a newspaper man adjusts his pen

Monday, April 27, 2009

Kudos to a coworker

Troops Leave for Iraq, originally uploaded by Celeste Van Kirk.

Congratulations to Observer-Reporter photographer Celeste Van Kirk for winning a spot news award today from Pennsylvania Associated Press Managing Editors.
Celeste attacks every assignment with enthusiasm, a warm heart and a pleasant attitude.
Her winning photo, above, was shot in September of Justin Prettiman of Buffalo Township, a specialist with the Pennsylvania Army National Guard, hugging his daughter, Nicole, 3, before his deployment to Iraq. It accompanied this story:

By Michael Jones, Staff writer

Justin Prettiman knelt down and hugged his 3-year-old daughter, holding her in his arms moments before boarding a bus that would initiate his journey to Iraq.

The specialist in the Pennsylvania Army National Guard had wanted to be a soldier since he was a toddler. But nothing fully prepared the 22-year-old Buffalo Township man to say goodbye to his young daughter, Nicole.

"It's the hardest thing a soldier has to do, in my opinion," Prettiman said, his voice cracking slightly as he spoke. "Everything else I can deal with."

He stood in a circle with his parents, Fritz and Frank Prettiman, and girlfriend, Jessica Hensler. His daughter held a coiled American flag.

Not knowing what he would encounter during his first tour in Iraq, other soldiers advised him on what to expect while in a war zone and, most importantly, counseled him on saying goodbye.

"I've been talking to them about it, and they have helped me out quite a bit," Prettiman said. "It's tough, but they've helped prepare me for this day."

Prettiman and 100 of his fellow guardsmen from the 2nd Infantry Brigade's regional armory in South Franklin Township left on seven buses early Friday morning on a cross-state tour to pick up other soldiers. The brigade, part of the 28th Infantry Division, will join the 56th Stryker Brigade in eastern Pennsylvania before training at Camp Shelby in Hattiesburg, Miss.

They are expected to deploy to Iraq in January and will remain there for less than a year. Where they will be based and the scope of their mission is unknown, but they are part of a "full-spectrum counterinsurgency" combat team.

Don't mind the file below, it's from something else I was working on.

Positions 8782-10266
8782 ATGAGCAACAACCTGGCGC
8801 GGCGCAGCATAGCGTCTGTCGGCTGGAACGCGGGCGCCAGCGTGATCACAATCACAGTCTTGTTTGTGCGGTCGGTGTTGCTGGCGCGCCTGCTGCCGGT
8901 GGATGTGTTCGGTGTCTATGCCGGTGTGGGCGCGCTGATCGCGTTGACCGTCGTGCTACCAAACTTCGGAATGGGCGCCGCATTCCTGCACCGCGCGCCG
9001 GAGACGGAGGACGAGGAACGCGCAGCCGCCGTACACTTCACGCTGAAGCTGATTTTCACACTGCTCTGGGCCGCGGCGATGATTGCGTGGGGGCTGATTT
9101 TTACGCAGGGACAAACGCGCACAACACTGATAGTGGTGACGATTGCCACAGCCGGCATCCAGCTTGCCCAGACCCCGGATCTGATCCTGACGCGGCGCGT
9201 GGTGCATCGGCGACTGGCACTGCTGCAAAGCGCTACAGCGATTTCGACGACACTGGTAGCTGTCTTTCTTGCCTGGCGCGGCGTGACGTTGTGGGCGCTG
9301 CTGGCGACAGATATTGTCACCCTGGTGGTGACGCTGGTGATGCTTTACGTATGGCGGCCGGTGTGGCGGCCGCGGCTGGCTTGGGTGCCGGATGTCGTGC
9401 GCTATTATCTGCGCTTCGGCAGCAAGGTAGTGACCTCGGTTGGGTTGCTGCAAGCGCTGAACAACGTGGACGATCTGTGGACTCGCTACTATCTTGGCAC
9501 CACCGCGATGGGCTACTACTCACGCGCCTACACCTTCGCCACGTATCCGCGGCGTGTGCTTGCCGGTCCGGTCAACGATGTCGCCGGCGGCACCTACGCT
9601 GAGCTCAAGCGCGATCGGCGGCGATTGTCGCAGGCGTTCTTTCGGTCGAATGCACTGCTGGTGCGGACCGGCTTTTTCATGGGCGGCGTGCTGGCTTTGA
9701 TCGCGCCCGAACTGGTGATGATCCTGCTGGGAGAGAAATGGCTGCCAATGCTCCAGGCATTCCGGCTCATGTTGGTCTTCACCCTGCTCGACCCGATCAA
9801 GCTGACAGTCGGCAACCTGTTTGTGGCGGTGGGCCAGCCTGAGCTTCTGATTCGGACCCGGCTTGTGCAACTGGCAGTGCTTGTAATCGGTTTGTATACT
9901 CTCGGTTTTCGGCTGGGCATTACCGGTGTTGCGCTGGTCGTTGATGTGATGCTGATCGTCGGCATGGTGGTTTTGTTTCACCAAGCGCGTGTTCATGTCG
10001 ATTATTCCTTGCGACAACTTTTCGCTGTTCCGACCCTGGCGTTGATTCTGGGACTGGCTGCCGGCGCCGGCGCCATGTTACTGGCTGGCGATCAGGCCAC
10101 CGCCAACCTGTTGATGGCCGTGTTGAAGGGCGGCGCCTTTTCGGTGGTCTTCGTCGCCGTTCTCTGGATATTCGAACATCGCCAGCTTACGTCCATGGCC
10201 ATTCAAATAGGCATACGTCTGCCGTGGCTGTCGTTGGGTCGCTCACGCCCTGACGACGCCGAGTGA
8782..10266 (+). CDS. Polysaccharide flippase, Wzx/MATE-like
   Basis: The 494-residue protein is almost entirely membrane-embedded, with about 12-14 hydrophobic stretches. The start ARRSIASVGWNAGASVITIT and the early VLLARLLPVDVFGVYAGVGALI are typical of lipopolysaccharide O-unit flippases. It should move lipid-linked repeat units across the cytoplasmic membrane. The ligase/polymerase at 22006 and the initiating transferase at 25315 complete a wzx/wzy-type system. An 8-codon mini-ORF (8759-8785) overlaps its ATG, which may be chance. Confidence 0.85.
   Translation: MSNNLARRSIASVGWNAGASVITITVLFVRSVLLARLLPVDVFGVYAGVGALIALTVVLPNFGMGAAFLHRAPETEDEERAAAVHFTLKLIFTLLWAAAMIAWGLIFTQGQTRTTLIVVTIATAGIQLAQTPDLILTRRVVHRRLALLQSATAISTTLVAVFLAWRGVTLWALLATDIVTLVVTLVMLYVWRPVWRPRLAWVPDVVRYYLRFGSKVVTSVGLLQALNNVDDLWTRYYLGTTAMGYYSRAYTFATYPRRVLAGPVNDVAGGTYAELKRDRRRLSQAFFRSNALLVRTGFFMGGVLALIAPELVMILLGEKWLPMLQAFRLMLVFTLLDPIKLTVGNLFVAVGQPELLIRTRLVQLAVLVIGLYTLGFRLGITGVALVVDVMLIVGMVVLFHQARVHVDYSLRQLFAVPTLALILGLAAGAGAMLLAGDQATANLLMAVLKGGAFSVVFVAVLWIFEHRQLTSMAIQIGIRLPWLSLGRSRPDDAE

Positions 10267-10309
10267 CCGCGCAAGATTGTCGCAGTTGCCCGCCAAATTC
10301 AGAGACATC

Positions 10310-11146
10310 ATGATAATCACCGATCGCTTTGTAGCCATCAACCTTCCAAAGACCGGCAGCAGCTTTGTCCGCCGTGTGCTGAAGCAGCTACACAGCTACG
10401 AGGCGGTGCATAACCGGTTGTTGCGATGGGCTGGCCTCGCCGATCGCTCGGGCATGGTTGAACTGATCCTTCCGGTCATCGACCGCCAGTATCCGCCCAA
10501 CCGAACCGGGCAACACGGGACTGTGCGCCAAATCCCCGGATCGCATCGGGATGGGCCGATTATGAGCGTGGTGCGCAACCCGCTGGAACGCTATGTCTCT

Escorted by two state police motorcycles and a couple of police cruisers, the first white and blue touring buses rolled from the armory in South Franklin shortly after 8 a.m.

"We kinda don't know what's going on yet, so we're still getting everything straightened out with the mission," said Sgt. Ben Vorpahl of Monessen. "We've got a good group of guys here. We can handle anything. You get tight. You've got to trust your buddy to watch your back."

This is the second deployment to Iraq for the 29-year-old prison guard at the State Correctional Institution in Fayette County. Two years ago, he and many others in the unit were sent to the volatile Al-Anbar province.

Vorpahl's family was not able to travel to the armory to say their goodbyes. Instead, his wife, Corrina, was at home caring for their 3-month-old son, Eric, who was feeling ill. Although Vorpahl is somewhat accustomed to being deployed, it is especially difficult for his 5-year-old son, Evan, who has now watched his father go to war twice.

Vorpahl stood beside Sgt. Josh Cook, a 21-year-old student at California University of Pennsylvania, as they waited to board their bus. Cook, who also was deployed to Iraq two years ago, said they would help the "younger guys" during their first tours.

The two talked as they stood around their gear and slowly smoked their cigarettes.

"I think I'm missing out on a lot, but I'd rather be doing this while I'm young. It's for a good cause," Cook said.

"I don't have a wife or kids, so I don't have it as hard as this guy over here," he added and pointed to Vorpahl.

The atmosphere around the buses was somber compared to the joyous homecomings that have been celebrated at this armory.

Sgt. Ryan Clark, 26, of Rochester played with his 3-year-old son, Ryan Jr., and talked with his wife, Rachel.

"Just doing what my country asked me to do. It's a bittersweet day," Clark said. "You join the military to serve your country, but it's hard to leave your friends and family."

Nearby, other families hugged, posed for pictures or just stood in silence waiting for the buses to leave. One young couple kissed and then hugged each other, embracing for a few extra seconds before the soldier nodded his head and walked away.

"It's not easy, but he's wanted to do this since he was 3 years old," Prettiman's mother, Fritz, said. "It's just hard because he has Nicole. This was his dream, and we're just here to back him."

Before leaving, Prettiman hugged his father, Frank, and shook his hand. His dad gave him a thumbs up, reached for his arm and held it for a moment.

The son slowly backed away and stepped onto the bus.


Mike Jones said...

You should have seen Celeste that morning. She was all over the place looking for great shots while talking to the soldiers and their families. She nailed that photo of Justin Prettiman and his daughter, along with another photo of Ryan Clark playing with his son, Ryan Jr., before boarding the bus. Great job, Celeste.

Amanda Gillooly said...

That's a great pic, and awesome news for an awesome photographer. I love working with Celeste -- she always gets something that has a lot of emotion...her shots always help tell the story in a way words really can't. Cheesee? Maybe. But true.